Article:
Anchored by Jake Tapper, The Lead airs at 4 p.m. ET on CNN.
We've moved! Come join us at our new show page.
Distrust of big government writ large, and of the Internal Revenue Service more specifically, are cornerstones of the tea party ethos. Now, it looks like the IRS went and proved their point for them.
President Obama said he didn't know the IRS was singling-out conservative groups until the news broke.
"I first learned about it from the same news reports that I think most people learned about this," Obama said Monday. "If you've got the IRS operating in anything less than a neutral and non-partisan way, then that is outrageous... I've got no patience with it, I will not tolerate it, and I will make sure that we find out exactly what happened on this."
White House Press Secretary Jay Carney said a Treasury Department Inspector General did notify the White House counsel's office that it was finishing its report on these practices.
But Carney says the counsel's office did not tell the president about it before it hit the press. The report is coming out this week, and it has outrageous conclusions about how organizations seeking tax-exempt status were handled. It shows that not only did tea party groups get more scrutiny, but so did a host of other conservative groups that dared to criticize government spending and the national debt.
This news comes after Lois Learner, the IRS director for tax-exempt groups, admitted that agents flagged certain applications for review, based on keywords like "tea party" and "patriot."
Politically-motivated audits are so obviously wrong, they have even been comedy fodder for the president. When he visited Arizona State University in 2009, and they wouldn't give him an honorary degree because he was so new, Obama joked, "President Crow and the board of regents will soon learn about being audited by the IRS."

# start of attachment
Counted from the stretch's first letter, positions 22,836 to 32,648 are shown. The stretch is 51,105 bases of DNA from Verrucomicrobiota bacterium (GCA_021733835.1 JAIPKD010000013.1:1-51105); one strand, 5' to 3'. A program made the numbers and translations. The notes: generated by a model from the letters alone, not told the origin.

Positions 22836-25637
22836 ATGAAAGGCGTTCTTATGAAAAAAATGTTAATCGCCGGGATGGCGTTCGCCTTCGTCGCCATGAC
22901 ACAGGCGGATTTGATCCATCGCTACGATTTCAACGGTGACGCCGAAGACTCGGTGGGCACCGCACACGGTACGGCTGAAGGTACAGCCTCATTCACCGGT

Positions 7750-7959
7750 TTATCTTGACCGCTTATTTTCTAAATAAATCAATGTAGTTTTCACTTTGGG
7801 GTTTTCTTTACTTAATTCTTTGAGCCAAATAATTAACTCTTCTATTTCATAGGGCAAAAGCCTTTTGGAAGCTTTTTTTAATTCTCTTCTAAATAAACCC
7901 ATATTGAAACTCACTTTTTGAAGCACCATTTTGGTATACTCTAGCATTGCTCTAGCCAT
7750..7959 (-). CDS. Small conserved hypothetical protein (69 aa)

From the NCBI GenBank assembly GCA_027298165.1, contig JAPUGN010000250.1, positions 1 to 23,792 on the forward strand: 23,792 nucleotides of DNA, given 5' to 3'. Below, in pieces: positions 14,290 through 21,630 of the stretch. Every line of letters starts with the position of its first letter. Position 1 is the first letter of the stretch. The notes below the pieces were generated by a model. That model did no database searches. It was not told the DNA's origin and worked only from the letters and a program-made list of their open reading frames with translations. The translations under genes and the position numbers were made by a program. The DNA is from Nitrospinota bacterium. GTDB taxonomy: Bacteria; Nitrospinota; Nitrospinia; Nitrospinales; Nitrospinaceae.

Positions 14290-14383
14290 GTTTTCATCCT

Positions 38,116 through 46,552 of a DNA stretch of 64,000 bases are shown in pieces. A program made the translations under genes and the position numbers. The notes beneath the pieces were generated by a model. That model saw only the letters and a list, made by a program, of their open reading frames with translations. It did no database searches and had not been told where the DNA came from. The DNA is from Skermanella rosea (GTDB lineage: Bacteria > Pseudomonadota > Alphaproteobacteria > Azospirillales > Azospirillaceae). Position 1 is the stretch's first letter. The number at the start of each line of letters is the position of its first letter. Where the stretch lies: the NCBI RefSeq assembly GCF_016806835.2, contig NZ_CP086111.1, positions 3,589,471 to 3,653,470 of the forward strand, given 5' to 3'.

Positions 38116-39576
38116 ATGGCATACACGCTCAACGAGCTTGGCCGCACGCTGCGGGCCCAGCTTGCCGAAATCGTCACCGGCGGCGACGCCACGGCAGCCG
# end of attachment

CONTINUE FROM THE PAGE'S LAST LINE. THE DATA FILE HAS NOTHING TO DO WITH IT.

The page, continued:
After that came the birth of the tea party in 2010. Some of these conservative groups suspected they were being treated differently by the IRS.
But IRS commissioner Douglas Shulman, appointed by former President George W. Bush, assured Congress in 2012 that wasn't the case. Shulman retired in November.
"We pride ourselves on being a non-political, non-partisan organization," Shulman said in March 2012. "There's absolutely no targeting, this is the kind of back-and-forth that happens when people apply for 501(c)(4) status."
But the report coming out this week says IRS officials knew nine months before, in June 2011, that conservative groups were being targeted. The IRS says the number of tax-exempt applications doubled between 2010 and 2012. It released a statement Friday essentially blaming the workload and the workflow for the decision to categorize applications.
The IRS says there was nothing partisan or political about it. But the criticism heading their way is unrelenting and bipartisan.
Jenny Beth Martin, national co-ordinator for the group Tea Party Patriots, said the group filed for 501(c)(4) and 501(c)(3) status several years ago.
"The IRS has been stringing us along for years," said Martin.
Martin said the IRS sent letters questioning posts on the group's Facebook page, emails the group had sent, and asking for the names of Senators and congressman the group's supporters had talked to.
"Some of this information was impossible for us to collect, we're a voluntarily-affiliated organization, we don't even know everyone who's affiliated with us," said Martin. "And some of it is really none of the IRS' business."
Sen. Al Franken, D-Minnesota, said the process should be completely nonpartisan and unbiased, and that the people responsible for this should be held accountable.
"But these are ... 501(c)(4)s, and in order to be tax-exempt, in order for people to give them money and also not be disclosed who they are, the 501(c)(4) has to spend at least 50% plus $1 on actual social welfare," said Franken. "Some of these organizations have been - you know, it looks like they've been spending more on just pure politics. So, it's a legitimate inquiry by the IRS."
There are legitimate questions whether groups with a clear political agenda should get this special tax-exempt status.
"With a 501(c)(4) status you're allowed to have an agenda, you're allowed to be concerned about issues," said Martin.
"We stand up for fiscal responsibility, constitutionally-limited government, and free markets," said Martin. "We've never even endorsed a candidate."